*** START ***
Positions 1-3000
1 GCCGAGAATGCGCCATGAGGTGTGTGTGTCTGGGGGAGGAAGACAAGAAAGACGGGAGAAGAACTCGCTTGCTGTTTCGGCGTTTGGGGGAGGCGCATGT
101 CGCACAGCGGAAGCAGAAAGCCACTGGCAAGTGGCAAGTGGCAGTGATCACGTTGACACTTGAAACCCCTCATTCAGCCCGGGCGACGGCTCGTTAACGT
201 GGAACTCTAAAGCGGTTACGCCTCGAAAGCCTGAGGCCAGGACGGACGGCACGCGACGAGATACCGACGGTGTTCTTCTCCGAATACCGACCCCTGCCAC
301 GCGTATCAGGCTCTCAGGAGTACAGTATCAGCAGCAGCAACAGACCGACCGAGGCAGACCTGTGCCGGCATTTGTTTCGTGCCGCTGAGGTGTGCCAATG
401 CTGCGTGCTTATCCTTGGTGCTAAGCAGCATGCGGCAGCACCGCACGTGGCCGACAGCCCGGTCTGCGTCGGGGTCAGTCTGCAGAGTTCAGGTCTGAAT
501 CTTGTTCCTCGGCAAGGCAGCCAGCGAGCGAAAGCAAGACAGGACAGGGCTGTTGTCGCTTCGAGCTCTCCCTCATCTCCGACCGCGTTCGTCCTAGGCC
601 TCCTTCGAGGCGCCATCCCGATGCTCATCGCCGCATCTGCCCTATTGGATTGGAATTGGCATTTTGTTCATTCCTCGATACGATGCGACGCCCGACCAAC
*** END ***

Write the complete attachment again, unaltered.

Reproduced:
Positions 1-3000
1 GCCGAGAATGCGCCATGAGGTGTGTGTGTCTGGGGGAGGAAGACAAGAAAGACGGGAGAAGAACTCGCTTGCTGTTTCGGCGTTTGGGGGAGGCGCATGT
101 CGCACAGCGGAAGCAGAAAGCCACTGGCAAGTGGCAAGTGGCAGTGATCACGTTGACACTTGAAACCCCTCATTCAGCCCGGGCGACGGCTCGTTAACGT
201 GGAACTCTAAAGCGGTTACGCCTCGAAAGCCTGAGGCCAGGACGGACGGCACGCGACGAGATACCGACGGTGTTCTTCTCCGAATACCGACCCCTGCCAC
301 GCGTATCAGGCTCTCAGGAGTACAGTATCAGCAGCAGCAACAGACCGACCGAGGCAGACCTGTGCCGGCATTTGTTTCGTGCCGCTGAGGTGTGCCAATG
401 CTGCGTGCTTATCCTTGGTGCTAAGCAGCATGCGGCAGCACCGCACGTGGCCGACAGCCCGGTCTGCGTCGGGGTCAGTCTGCAGAGTTCAGGTCTGAAT
501 CTTGTTCCTCGGCAAGGCAGCCAGCGAGCGAAAGCAAGACAGGACAGGGCTGTTGTCGCTTCGAGCTCTCCCTCATCTCCGACCGCGTTCGTCCTAGGCC
601 TCCTTCGAGGCGCCATCCCGATGCTCATCGCCGCATCTGCCCTATTGGATTGGAATTGGCATTTTGTTCATTCCTCGATACGATGCGACGCCCGACCAAC